No words can erase a disaster that strikes your home or wrecks your car. But some words can help expedite your insurance payments.
Here are seven magic words that can smooth the claim process.
You need to have insurance in the first place in order to make a successful claim. That sounds like a no-brainer, but many drivers and homeowners get caught by surprise. Perhaps they don't have coverage for the damage, or they have exclusions they didn't know about, or they don't have enough coverage.
After the 2010 Fourmile Canyon wildfire near Boulder, Colo., 64 percent of homeowners found themselves underinsured on their homes by an average of more than $200,000, according to a survey by United Policyholders, a consumer advocacy group in San Francisco. Surveys in other parts of the country have revealed similar results.
Many of those homes were insured for about $100 to $125 per square foot, but the cost to rebuild was $250 to $300 per square foot, says public insurance adjuster Scott deLuise, CEO of Denver-based Matrix Business Consulting Inc. and a vice president of the National Association of Public Insurance Adjusters.
(Ed. note) A couple of examples of other gaps that often take people by surprise:
- Excluded uses of an automobile e.g. insuring it for pleasure while you kid is out delivering pizza.
- Standard home insurance typically doesn't cover the cost of meeting new codes when rebuilding.
Reporting as much information as you can to an insurer after a car accident speeds up the claim process. After you've called police and made sure everyone is OK, document the details. Accuracy is key.
Take notes about the other cars and people involved in the accident, and how it happened. Take photos (most cell phones have cameras) of the scene and the vehicles.
Take advantage of mobile apps available for smart phones (see our home page for this).
Whether you have a home or an auto insurance claim, keep notes of all the conversations you have with your insurance carrier, including the names of people you speak to.
3. Police report
You'll need a police report for most automobile situations and if you want to file a theft or vandalism claim on your home insurance policy. Ask the police for a copy of the report, and get the officer's name and the incident number.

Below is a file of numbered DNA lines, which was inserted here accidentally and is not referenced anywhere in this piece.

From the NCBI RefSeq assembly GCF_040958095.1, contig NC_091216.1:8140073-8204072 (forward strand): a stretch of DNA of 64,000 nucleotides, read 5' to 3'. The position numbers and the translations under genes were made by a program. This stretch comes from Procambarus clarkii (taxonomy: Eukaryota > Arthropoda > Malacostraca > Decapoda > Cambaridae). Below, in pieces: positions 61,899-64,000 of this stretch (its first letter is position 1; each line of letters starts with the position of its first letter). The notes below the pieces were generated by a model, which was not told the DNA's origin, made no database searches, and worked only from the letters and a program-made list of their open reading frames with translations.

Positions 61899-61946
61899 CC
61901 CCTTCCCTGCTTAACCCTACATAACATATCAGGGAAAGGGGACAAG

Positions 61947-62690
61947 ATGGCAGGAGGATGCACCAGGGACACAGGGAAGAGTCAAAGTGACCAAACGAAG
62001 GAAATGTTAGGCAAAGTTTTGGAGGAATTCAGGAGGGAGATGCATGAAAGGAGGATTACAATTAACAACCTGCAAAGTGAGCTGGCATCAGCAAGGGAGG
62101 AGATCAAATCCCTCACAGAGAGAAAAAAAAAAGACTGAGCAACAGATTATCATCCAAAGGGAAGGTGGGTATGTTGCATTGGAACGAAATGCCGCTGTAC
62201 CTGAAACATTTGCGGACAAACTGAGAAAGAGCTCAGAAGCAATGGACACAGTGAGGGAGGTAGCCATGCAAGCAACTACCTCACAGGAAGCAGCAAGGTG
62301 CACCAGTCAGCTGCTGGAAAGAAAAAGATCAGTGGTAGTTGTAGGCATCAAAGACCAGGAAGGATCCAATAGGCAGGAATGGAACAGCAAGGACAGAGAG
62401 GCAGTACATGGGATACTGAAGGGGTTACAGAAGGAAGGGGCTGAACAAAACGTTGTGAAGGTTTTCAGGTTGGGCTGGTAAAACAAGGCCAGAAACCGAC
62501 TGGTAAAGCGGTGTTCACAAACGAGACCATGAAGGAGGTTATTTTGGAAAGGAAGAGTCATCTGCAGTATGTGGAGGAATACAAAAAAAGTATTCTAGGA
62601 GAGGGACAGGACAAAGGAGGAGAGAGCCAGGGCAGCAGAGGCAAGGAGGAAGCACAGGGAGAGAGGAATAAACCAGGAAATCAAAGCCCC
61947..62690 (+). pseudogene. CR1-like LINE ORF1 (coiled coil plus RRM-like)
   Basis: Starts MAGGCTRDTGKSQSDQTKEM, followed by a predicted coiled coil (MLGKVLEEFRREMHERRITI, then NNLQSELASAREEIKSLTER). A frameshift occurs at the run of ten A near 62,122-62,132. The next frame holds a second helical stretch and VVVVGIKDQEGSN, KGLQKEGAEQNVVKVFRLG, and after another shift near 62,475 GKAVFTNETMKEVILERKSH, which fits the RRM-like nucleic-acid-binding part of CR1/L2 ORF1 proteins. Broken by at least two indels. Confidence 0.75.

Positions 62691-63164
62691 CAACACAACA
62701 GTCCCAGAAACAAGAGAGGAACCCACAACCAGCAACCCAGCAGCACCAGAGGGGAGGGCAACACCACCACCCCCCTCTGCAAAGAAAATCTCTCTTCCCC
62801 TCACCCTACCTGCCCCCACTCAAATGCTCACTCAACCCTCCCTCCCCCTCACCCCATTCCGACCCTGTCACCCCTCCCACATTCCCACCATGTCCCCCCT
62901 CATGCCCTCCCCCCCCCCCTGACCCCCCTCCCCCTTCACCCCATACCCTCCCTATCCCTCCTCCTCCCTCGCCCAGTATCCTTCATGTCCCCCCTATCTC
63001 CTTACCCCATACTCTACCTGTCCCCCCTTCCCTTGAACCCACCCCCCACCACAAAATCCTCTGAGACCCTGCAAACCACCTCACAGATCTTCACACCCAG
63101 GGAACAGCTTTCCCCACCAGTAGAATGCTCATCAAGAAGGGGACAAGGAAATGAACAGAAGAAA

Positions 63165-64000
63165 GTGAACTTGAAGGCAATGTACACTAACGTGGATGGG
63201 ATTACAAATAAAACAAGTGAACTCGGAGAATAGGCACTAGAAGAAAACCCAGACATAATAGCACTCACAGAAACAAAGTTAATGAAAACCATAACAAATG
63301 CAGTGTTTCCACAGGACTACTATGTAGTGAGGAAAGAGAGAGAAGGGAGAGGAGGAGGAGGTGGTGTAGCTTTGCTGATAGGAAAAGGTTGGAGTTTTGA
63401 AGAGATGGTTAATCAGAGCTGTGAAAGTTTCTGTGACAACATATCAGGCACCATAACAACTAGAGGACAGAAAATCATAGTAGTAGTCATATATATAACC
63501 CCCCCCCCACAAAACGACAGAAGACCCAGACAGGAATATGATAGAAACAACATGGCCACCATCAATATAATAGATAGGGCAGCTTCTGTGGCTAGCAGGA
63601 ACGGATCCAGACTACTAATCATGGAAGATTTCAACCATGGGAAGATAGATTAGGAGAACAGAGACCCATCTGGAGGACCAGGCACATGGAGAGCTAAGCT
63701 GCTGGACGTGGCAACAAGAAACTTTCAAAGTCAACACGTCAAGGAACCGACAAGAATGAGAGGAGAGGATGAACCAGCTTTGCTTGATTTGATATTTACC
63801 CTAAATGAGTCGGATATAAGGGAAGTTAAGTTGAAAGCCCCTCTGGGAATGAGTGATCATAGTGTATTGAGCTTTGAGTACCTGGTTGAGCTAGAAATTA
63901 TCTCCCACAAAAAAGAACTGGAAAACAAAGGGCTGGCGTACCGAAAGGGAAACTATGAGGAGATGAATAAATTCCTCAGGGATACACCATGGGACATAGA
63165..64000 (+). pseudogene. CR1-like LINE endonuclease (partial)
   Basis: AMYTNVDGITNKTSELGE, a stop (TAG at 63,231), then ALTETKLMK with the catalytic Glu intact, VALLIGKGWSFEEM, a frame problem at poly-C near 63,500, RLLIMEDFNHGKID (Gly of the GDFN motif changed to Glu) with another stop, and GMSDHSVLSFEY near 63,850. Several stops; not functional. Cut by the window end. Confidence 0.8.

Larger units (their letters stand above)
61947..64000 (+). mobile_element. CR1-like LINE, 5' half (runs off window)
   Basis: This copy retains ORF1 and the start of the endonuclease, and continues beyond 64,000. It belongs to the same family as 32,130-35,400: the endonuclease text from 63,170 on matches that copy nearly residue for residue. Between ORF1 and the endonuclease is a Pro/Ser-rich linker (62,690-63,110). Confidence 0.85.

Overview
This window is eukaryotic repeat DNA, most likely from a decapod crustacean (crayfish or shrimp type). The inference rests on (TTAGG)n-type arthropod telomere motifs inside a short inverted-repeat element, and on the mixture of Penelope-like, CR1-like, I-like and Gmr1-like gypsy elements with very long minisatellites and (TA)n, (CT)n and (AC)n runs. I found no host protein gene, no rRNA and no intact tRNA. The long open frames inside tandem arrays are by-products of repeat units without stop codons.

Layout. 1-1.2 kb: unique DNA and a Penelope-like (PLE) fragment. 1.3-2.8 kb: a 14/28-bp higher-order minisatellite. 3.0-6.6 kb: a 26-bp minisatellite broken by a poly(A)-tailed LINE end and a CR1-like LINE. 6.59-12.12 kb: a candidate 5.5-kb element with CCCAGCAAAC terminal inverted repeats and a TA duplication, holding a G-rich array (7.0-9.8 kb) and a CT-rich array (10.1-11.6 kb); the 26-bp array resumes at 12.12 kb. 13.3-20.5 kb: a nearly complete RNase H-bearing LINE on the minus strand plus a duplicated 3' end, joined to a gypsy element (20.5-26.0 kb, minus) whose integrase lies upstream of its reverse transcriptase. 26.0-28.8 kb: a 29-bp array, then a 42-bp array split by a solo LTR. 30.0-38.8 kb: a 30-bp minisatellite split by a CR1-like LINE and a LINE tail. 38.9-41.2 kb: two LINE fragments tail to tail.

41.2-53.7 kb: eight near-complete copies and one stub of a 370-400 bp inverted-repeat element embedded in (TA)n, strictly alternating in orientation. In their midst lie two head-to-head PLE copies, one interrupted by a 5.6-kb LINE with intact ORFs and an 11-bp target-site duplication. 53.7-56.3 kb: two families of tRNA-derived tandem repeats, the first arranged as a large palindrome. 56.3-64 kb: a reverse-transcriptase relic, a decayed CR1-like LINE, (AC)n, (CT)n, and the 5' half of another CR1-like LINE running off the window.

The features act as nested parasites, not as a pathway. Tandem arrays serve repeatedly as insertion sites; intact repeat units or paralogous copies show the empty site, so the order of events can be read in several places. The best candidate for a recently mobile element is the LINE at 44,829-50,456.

Insurance covers "sudden and accidental" damage -- not damage from normal wear and tear or neglected maintenance. As soon as you notice a problem, such as evidence of damage from a leaky pipe, report it. Your claim could get denied if you procrastinate, allowing the damage to get worse.
Of course safety is the No. 1 concern after an accident or disaster. But once safety concerns are taken care of, call the insurance company right away.
Timeliness and quality of the information are the key to keep the process moving. With car accidents, it aids the investigation to know the details sooner rather than later. For home insurance as soon as you recognize there's damage the process should be started.
Can you list every single item in your home, down to socks, spoons and the stuff stored in the corner of your basement? You'll probably need to if your home is leveled by a fire, tornado or other disaster. Most people have thousands of items and trying to remember everything is virtually impossible. That's why keeping an updated inventory of all your belongings is critical to getting reimbursed for everything to which you're entitled. Walk through your house with a video camera and get everything on film, including the contents of each drawer, cupboard and closet. Then keep the record in a secure place away from home.
Same applies to receipts and/or appraisals which may be requested and necessary, especially as proof of ownership or valuation for major purchases.
Save receipts for anything you buy that is reimbursable from your insurance policy, immediately after your loss. After storm damage, for instance, keep receipts for any supplies you purchase to cover up holes in the roof or windows before repairs begin.
If your home is uninhabitable due to damage, home insurance covers additional living expenses, such as rent for a temporary place to live, restaurant meals, additional miles if you have to commute farther to work and other costs.
Although you might receive advances from your insurer for big expenses, such as a deposit on a rental home, additional living expenses coverage is generally doled out as you spend. Receipts are crucial.
Source: Insure.com (USA) with local changes by Editor